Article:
Food. It nourishes us. It sustains our bodies and provides the fuel for us to experience life. For some, it is an adventure. An exploration of flavor and culture through taste and smell. For me, it is a therapist. Well, the food itself isn’t so much the therapist, though I have eaten a pint of heartbreak ice cream more than once in my journeys through young and fickle love. The therapy is actually in the preparation of food.
I cook. It’s very much a part of my identity these days. Sometimes, I feel almost as though I live in my kitchen, and I’m okay with that. I love the way that ingredients feel in my hands. I love the connections that they bring, the way that preparing food means that I am part of a larger process. From agricultural beginnings, to my hands, to the mouths of my family. I am the middle man. I can rinse a potato and imagine it nestled in the ground. I think about the mound that it was grown in, soil soft and damp, warmed by the sun. I feel all its bumps and knots and think about the way that it formed. Almost like the creation of a baby, I think about the specific set of circumstances that must be met in order for this one potato to grow. It grounds my anxious mind.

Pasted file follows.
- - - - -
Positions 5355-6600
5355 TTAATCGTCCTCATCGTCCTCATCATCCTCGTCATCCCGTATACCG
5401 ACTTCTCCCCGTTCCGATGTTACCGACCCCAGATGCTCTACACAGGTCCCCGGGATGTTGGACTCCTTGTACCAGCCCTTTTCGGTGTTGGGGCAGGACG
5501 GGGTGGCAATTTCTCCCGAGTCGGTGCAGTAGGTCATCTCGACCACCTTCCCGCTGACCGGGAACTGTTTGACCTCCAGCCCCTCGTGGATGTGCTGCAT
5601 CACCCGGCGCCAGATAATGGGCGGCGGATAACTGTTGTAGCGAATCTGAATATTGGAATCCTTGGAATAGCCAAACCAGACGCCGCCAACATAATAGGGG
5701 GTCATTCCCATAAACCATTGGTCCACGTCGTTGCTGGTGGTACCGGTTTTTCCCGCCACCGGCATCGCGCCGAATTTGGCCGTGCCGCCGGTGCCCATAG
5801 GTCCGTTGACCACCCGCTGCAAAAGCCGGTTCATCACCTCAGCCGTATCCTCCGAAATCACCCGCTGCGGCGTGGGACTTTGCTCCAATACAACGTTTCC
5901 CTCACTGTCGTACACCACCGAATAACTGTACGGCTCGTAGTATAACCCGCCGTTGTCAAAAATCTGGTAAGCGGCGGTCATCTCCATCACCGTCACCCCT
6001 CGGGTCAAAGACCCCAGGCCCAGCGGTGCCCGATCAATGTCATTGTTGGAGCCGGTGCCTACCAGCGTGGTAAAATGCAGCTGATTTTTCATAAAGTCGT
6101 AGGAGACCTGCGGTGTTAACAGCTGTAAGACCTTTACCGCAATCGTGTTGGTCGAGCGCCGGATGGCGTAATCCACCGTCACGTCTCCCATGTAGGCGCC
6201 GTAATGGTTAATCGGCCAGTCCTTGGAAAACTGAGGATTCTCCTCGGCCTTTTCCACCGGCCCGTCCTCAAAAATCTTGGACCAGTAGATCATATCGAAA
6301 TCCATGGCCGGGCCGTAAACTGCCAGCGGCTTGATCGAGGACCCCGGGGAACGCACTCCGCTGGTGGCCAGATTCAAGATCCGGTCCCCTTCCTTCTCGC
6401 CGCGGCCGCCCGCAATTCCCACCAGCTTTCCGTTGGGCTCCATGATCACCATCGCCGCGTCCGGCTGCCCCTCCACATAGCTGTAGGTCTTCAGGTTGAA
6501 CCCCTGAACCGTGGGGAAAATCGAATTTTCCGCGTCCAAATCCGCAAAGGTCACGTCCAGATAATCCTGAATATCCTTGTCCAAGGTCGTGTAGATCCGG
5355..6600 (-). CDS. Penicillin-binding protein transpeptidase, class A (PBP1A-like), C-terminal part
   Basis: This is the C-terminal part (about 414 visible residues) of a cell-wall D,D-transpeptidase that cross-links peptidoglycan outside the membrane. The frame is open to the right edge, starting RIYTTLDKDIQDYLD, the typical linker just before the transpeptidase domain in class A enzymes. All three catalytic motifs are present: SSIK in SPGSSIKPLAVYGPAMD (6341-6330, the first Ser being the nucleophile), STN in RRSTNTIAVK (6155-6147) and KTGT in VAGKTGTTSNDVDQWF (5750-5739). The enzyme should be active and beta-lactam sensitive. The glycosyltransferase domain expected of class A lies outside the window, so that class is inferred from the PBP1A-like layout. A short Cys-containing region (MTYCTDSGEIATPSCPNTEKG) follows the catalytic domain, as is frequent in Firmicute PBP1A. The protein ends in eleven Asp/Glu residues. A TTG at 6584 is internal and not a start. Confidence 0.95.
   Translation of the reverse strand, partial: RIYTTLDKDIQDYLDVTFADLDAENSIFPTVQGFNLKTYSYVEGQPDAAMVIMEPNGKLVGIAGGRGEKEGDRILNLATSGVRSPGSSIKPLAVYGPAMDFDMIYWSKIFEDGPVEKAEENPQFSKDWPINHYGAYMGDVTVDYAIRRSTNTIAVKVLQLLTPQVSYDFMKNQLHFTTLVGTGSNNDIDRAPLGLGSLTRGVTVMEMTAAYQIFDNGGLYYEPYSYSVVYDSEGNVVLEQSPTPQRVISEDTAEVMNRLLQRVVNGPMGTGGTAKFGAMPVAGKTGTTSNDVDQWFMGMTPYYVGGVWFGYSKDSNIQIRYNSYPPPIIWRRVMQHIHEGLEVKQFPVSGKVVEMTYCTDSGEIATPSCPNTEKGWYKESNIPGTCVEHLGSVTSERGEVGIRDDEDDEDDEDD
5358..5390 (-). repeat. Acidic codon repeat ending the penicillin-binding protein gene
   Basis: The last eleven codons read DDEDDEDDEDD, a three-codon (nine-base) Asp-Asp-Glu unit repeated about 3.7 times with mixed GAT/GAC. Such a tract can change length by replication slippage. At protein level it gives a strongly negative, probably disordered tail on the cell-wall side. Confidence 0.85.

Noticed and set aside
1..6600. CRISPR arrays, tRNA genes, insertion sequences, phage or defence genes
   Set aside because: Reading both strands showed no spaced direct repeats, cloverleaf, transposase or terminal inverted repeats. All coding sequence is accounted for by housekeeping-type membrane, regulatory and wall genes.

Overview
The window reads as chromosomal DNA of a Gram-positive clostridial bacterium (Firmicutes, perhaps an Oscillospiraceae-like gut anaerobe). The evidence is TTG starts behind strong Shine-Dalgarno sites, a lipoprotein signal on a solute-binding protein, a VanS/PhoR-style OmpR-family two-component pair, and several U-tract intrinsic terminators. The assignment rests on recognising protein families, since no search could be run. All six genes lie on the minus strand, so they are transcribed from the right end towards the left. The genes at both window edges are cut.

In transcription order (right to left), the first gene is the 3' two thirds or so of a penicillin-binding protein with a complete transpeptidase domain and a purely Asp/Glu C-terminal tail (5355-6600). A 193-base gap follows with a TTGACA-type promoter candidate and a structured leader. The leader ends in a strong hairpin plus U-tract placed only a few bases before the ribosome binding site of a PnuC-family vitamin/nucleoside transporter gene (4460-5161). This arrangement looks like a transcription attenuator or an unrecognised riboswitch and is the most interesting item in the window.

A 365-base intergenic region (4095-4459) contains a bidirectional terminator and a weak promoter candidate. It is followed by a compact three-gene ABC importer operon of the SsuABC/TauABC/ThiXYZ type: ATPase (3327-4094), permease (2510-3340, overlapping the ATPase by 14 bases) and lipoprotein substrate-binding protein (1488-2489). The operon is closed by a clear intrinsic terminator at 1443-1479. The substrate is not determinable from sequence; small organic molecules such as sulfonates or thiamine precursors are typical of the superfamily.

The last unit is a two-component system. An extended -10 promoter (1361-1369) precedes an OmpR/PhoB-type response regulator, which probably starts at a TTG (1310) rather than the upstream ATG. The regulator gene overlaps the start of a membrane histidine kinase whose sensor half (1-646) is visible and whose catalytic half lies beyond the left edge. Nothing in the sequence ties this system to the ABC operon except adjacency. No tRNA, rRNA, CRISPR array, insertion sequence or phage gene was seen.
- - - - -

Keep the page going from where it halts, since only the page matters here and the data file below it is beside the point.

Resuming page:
My family chooses to eat almost exclusively organic, local produce. This decision means that we also eat meals that are connected to the seasons. Living in the Midwest, you will not find us eating watermelon in December. Our seasonal menu connects us to the rhythms of our planet. We feel the ebb and flow of seasons in more than just our wardrobe and choice of recreational activities, we experience these shifts in the very food that we eat.
I believe that all of this means that we appreciate our food differently. I am so grateful for the way that food connects me to the earth, to the changing of the seasons, to the processes by which we grow and harvest. I am grateful for the way it connects me to the nourishment of my family, since nourishing their bodies is another way for me to show my love for them. I am so grateful when the berries come into season. Yum.
Finally, I am grateful for the meditation that I find in all of this. When I am quiet in the kitchen, feeling the ingredients in my hands, thinking about how they came to be here and working through the steps to combine them into something delicious and healthful, I am mindful. It is culinary mindfulness, and it is wonderful.